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How do you make text changes in UI design?

10 months ago from , Creative Lead @Avocode

Hello guys,

I’m looking for advice.

I’ve been writing web & interface copy for 8 years and I still cannot decide if copy should come before design or after (or during?). Usually I send the first copy with a bit of information architecture in Dropbox Paper. Then the design team creates a component-based wireframe in Figma. But when we discuss edits we sometimes do that in Figma, Notion, Avocode, Dropbox Paper and hell, sometimes also on Slack. A lot of things are lost in the process.

So I decided to do a bit of a research. Will you help me?

How do you make copy (text) changes in UI design?

Please share your insights either in comments or here.

Thank you! I’m hopeful you’ll show me a better way.

3 comments

  • Jared KrauseJared Krause, 9 months ago

    Our designers come up with their own copy as a suggestion. We try to avoid using lorem ipsum. Our marketing team + copywriters go over the screens in Figma and use the comment tool to suggest changes. We occasionally use a Google doc for marketing driven projects, such as a landing page or email campaign.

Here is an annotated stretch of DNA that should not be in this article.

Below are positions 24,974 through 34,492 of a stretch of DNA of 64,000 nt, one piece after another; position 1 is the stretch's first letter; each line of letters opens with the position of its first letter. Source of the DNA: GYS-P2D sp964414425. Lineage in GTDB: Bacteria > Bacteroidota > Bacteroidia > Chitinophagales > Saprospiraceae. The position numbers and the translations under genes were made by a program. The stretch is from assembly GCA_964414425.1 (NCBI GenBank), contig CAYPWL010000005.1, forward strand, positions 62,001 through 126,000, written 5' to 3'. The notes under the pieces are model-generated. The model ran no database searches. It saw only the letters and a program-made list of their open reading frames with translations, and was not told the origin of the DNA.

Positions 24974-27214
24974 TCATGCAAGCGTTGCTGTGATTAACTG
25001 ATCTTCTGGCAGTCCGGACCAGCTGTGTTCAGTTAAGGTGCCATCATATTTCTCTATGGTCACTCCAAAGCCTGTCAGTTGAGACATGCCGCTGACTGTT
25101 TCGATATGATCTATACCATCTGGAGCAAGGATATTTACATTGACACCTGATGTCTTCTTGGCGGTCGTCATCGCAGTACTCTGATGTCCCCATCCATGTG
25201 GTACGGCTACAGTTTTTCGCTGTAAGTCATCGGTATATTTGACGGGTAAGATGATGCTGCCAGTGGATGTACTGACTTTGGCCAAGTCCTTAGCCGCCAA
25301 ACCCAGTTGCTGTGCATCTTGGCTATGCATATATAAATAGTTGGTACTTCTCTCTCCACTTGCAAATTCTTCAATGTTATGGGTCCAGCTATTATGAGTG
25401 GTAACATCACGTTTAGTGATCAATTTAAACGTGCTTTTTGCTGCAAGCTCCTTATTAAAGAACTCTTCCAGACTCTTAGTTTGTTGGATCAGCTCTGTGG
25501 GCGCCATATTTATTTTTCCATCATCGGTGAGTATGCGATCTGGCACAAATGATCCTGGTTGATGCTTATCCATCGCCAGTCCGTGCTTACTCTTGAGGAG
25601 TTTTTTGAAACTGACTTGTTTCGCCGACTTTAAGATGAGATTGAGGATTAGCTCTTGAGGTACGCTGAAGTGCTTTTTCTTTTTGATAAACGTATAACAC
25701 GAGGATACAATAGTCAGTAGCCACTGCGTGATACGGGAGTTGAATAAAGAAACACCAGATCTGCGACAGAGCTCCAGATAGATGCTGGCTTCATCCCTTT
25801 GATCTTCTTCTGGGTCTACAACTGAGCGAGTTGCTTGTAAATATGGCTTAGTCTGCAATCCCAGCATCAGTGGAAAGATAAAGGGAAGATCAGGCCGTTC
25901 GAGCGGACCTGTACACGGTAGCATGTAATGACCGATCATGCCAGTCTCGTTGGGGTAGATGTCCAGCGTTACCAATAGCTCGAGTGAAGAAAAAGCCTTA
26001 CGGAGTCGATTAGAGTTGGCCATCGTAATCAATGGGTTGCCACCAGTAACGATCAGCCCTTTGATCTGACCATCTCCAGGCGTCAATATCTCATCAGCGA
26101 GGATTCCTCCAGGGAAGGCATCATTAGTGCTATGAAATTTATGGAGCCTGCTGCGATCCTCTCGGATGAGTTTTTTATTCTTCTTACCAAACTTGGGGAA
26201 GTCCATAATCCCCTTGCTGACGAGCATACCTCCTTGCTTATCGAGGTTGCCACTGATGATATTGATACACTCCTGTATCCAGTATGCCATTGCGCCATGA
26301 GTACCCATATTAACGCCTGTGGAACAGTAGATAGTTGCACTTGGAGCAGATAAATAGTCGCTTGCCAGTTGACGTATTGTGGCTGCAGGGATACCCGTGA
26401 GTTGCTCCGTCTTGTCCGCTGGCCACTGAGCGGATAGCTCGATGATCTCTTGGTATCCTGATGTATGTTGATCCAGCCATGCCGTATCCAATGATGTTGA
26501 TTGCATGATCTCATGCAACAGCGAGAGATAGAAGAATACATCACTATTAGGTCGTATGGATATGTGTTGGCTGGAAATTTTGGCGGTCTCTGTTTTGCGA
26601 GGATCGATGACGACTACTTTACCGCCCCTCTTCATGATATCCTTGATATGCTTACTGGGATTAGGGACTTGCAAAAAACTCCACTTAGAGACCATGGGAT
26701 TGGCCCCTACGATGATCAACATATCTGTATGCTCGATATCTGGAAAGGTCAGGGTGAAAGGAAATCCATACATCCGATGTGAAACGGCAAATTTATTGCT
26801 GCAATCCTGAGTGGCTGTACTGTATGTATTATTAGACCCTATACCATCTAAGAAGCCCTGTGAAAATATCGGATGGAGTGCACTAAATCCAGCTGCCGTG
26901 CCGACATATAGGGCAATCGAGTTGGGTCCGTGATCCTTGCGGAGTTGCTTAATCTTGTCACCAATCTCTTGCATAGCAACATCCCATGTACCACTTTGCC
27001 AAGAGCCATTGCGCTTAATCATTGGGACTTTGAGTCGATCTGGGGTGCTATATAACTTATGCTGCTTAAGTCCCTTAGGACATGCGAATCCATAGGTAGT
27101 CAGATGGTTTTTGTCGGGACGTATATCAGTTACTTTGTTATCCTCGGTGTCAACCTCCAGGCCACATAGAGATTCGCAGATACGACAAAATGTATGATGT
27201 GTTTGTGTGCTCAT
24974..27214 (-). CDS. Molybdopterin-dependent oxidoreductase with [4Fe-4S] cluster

Copy changes in the existing product are usually handled via Jira tickets. Happens less than it should, honestly.

    Not the most documented process, but it works for now. Our team is fairly small. I've also worked at a larger agency that managed all copy (with multiple languages) via spreadsheets. It was a pain in the ass.

    3 points
  • S B, 9 months ago

    Text changes in UI design are really changes to code, so they happen in Git. If you're a dev that might happen in your code editor, if you're a manager it might happen in GitHub, if you're an editor it might happen through the git-backed CMS. This comes with all the benefits you get when using Git for code: you can work on new copy text independent of other changes (branching), you can roll back your changes (version control), you can see who made what edits..etc.

    Changes to code are discussed in slack, zoom, in person, on GitHub..etc. but ultimately there is a single source of truth and everything else (Figma mocks, google docs) derives from that.

    Before a design reaches code the copy text is more of a suggestion. It's best to at least have something rough to start with vs. lorem ipsum, but spending too much time on this too early is often wasted as the type & quantity of text you need may change when your project becomes 'real'. From there you improve your content iteratively like you would improve other code.

    1 point
  • Paul Bunyar, 9 months ago

    Now, I haven't really done a lot of this. And this process may seem archaic. But it works for getting the edits and keeping a history of them in an edits folder with the project. We make a versioned PDF [V1, V2, etc.] and have the writer/content specialist create comments/edits in the PDF. Then the "designer" or whomever makes the necessary changes in the native file.

    0 points